I would say that all art is commercial on some level. Usually, if someone promotes himself as an artist, he creates objects in an expectation of selling them. How an individual reacts to an art object — whether it is art sold at Bed, Bath, and Beyond or at Sotheby’s — depends upon his frame of reference or knowledge base. The more you know about something, the more sophisticated you become in your purchases. How societies go about determining whether an artist is bad, good or great is another question entirely.

Tom Durham — sculptor, painter

Too often I like to dismiss commercial art, but sometimes it can be good. The main difference between commercial art and fine art is not the technical aspect of handling the material — both can have good and bad techniques. But what commercial art does not often do is challenge the viewer with social or political content. It is made only to please the viewer. This is not bad art but boring art.

I prefer work that pulls me into a question of humanity, work that makes me feel emotionally and intellectually. Once in a while, you have that artist who can cross over and have commercial appeal yet also have something to say without playing on sentiment. This is rare.

Though some of the work in the Kirkland’s Home contest is technically good — especially the photographs — I found it emotionally lacking and thus boring. Work that is so controlled in subject matter and technique leaves out the risk or chance element of failing or succeeding, and without that it is middle-of-the-road. The 19th-century world of art was filled with beautiful works of art, technically masterful, yet boring (I am not speaking of the many great masters of that period). Today, too many commercial artists rely on copying a photograph or imitating 19th-century works. But even many abstract artists are making abstract designs with little or no emotion.

The very nontraditional conceptual artists have been imitating one another for so long with very little skill and commercializing their works through grants

Is there anything wrong with commercial art? No. But it isn’t fine art and it does not affect the market for fine art. Most people who buy commercial art get what they want: a decoration for the wall. But it would be nice if more people were educated about art and felt more secure in work that made them think.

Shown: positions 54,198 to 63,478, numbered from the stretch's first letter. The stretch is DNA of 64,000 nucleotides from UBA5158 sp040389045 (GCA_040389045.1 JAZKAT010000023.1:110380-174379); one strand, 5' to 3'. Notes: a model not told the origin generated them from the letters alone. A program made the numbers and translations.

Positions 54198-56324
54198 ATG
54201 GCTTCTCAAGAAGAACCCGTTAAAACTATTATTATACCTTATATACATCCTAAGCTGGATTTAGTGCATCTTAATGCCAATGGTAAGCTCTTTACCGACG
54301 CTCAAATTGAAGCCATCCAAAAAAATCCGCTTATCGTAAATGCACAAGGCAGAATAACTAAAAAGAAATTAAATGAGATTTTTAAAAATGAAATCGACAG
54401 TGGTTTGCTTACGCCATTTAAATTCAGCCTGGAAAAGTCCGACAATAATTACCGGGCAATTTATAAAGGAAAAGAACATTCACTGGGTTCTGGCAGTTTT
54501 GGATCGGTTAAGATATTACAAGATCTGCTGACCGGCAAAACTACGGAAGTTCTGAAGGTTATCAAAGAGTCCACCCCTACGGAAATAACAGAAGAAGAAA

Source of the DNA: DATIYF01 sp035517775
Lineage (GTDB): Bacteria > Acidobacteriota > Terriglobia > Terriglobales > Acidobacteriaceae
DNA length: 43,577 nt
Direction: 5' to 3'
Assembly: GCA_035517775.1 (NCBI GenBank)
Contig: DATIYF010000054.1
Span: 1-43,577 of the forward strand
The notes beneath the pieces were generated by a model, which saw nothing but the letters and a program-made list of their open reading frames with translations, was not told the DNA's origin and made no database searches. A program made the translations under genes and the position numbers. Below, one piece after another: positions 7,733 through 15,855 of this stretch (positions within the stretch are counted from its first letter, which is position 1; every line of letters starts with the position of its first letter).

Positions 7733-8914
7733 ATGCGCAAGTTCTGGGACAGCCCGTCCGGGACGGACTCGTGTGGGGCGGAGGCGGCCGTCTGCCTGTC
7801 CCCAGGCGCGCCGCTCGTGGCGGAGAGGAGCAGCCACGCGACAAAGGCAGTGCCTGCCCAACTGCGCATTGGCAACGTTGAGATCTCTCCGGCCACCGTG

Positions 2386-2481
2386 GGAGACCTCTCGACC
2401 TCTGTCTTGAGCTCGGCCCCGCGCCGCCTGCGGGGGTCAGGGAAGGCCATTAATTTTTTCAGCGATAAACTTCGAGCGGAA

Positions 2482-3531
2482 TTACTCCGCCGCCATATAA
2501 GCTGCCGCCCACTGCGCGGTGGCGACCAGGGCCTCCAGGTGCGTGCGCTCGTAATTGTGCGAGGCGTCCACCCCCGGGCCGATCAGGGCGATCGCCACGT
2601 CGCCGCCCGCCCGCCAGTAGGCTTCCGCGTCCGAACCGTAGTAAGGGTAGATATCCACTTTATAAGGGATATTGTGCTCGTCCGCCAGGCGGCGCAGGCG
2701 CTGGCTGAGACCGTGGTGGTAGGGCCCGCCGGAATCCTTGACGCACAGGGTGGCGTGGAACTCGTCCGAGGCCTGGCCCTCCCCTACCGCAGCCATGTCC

Julia Santen — owner, Julia Santen Gallery

My take is that art for the masses — a.k.a. “affordable” art — is acceptable. If it weren’t for reproductions, there would be a lot of bare college walls (that or walls with extra graffiti). For the most part, buying a mass-produced work is someone’s first step into buying what they like. They get a reproduction because it’s a cool image, or it matches their couch, or it reminds them of that amazing sunset in Witchita. 

  From there, as an original art gallery owner, I hope that they develop an appreciation for original art through visits to museums and galleries. It’s that appreciation that’s needed before someone sees the importance of buying an original.  

  I’d be tempted to separate those who buy original art from those who buy reproductions solely based on expendable income. And mostly, that is the case. Of course, there are exceptions — proof once again that money doesn’t buy taste. 

I am different in that my inventory is an original, but still not a one-of-a-kind. That’s still not a problem that I’ve encountered with buyers; they know how much value originals have and that originals continue to appreciate, and it doesn’t make much of a difference to them that people want to reproduce what they have an original of.

R.T. Shepherd — photographer

When I received your e-mail, I asked myself: what if such-and-such gallery in downtown Charleston exchanged their paintings for the paintings at Kirkland’s Home? Would anyone be able to tell the difference, save for the respective parties involved in the transfer? Well, now you can see my cynical side.

I would rather give an artwork away to someone who understands it than to sell it to a philistine for an exorbitant price. But I have an income apart from art. Most competent artists in this city sell to pay bills. Sometimes their art suffers from  commercialization, sometimes not. The scrutiny of potential buyers can improve technique, but at the same time dampen the urge to experiment. Norman Rockwell is considered by the cognoscenti as high schlock, Andrew Wyeth as middle, and Edward Hopper as untainted by crassness. Why the distinctions? If Hopper were a young Charlestonian, could his early work find a home at Kirkland’s? I think so. I think too that the Gibbes would be happy to buy the same pictures, at least upon getting the nod from prominent local gallery owners. If it sounds as if I am delving into aesthetic relativism, let me say that your query has led me into some culs-de-sac I hadn’t quite anticipated. 

Kevin Harrison — painter, filmmaker

This is something that all artists contemplate. In the two extremes stand opposing views on that cursed term “sellout.” Are we selling out or buying in? If you’re lucky enough to be able to harness your creativity and summon up some form of business savvy, I say more power to you. I guess the real question is does it feed the soul or just the wallet?